Eight hospital staff in quarantine
EIGHT staff members at the Ipswich Hospital pathology laboratory have gone into 14 days' quarantine after they all had contact with a confirmed case of pandemic coronavirus.
An engineer contracted to perform work at the laboratory is understood to have had respiratory symptoms at the time and later tested positive to the virus.
Tests for the virus are not performed at the laboratory.
Queensland Health said the hospital's pathology service would not be affected by the need for the eight workers to go into quarantine.
The engineer is among 921 people who have been diagnosed with the novel coronavirus in Queensland since the first confirmed case on January 29.
Health Minister Steven Miles said 43 people with COVID-19 were being treated in Queensland hospitals, including 12 in intensive care. Ten of those required ventilators.
Mr Miles said 173 of the state's COVID-19 patients, fewer than one in five, had recovered.
Queensland cases rose by 14 overnight, an increase of just 1.5 per cent.
Confirmed COVID-19 Cases in QLD
In the Cairns and Hinterland region, case numbers have jumped by 25 per cent in the past four days, a growth much higher than figures across the state.
Recorded infections in the far north region have risen to 30 - up from 24 on April 2.
Queensland cases overall have increased from 835 to 921 since April 2, a spike of 10 per cent.
The state's Chief Health Officer Jeannette Young has singled out Cairns, Brisbane and the Gold Coast for increased testing because of concerns about community transmission in those regions.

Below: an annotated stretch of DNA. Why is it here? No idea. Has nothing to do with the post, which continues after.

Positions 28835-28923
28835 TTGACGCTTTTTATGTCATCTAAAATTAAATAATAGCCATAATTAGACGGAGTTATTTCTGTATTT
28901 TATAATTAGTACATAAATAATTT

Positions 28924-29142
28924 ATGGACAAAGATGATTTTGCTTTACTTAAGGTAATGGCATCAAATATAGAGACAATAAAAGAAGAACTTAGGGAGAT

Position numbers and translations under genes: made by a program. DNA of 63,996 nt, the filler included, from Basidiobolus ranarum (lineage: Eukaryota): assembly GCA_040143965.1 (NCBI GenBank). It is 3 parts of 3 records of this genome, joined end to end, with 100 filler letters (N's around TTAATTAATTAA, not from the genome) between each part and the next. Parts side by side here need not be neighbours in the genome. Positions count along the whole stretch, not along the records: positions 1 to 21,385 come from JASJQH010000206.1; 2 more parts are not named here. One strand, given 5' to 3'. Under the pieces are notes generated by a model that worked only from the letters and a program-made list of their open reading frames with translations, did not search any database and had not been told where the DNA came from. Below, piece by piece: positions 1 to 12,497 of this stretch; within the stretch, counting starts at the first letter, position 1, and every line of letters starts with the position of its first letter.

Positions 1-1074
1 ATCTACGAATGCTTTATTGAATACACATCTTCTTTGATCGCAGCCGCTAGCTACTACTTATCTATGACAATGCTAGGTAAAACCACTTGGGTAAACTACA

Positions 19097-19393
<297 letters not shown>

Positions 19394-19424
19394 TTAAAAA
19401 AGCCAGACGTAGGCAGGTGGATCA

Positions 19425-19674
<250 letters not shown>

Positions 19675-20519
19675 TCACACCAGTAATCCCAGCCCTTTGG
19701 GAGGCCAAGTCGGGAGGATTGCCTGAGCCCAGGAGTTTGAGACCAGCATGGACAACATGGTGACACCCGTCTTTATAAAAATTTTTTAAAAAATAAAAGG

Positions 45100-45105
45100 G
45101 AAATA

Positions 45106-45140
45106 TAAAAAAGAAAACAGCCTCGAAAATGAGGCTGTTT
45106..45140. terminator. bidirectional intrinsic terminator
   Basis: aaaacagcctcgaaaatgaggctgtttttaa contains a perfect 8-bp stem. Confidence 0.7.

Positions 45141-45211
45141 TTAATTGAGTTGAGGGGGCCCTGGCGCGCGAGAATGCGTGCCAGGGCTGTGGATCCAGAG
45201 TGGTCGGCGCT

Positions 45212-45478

Dr Young said public health units had been unable to trace the source of infection for 32 of Queensland's cases.
She said people in Cairns, Brisbane and the Gold Coast could be tested for the novel virus at fever clinics if they were experiencing respiratory symptoms, regardless of whether they had travelled overseas.
"We'll be doing that additional testing to just get a picture of whether we think there is any community spread happening," Dr Young said. "Of course, clinicians can always test if they've got any concern."
Testing so far in Queensland has largely concentrated on people with respiratory symptoms who have returned from overseas in the past 14 days or have had close contact with a confirmed case.
Testing is also being carried out on people with symptoms of the virus who work in healthcare, aged or residential care, the military, prisons, detention centres or boarding schools and for those who live in an indigenous community.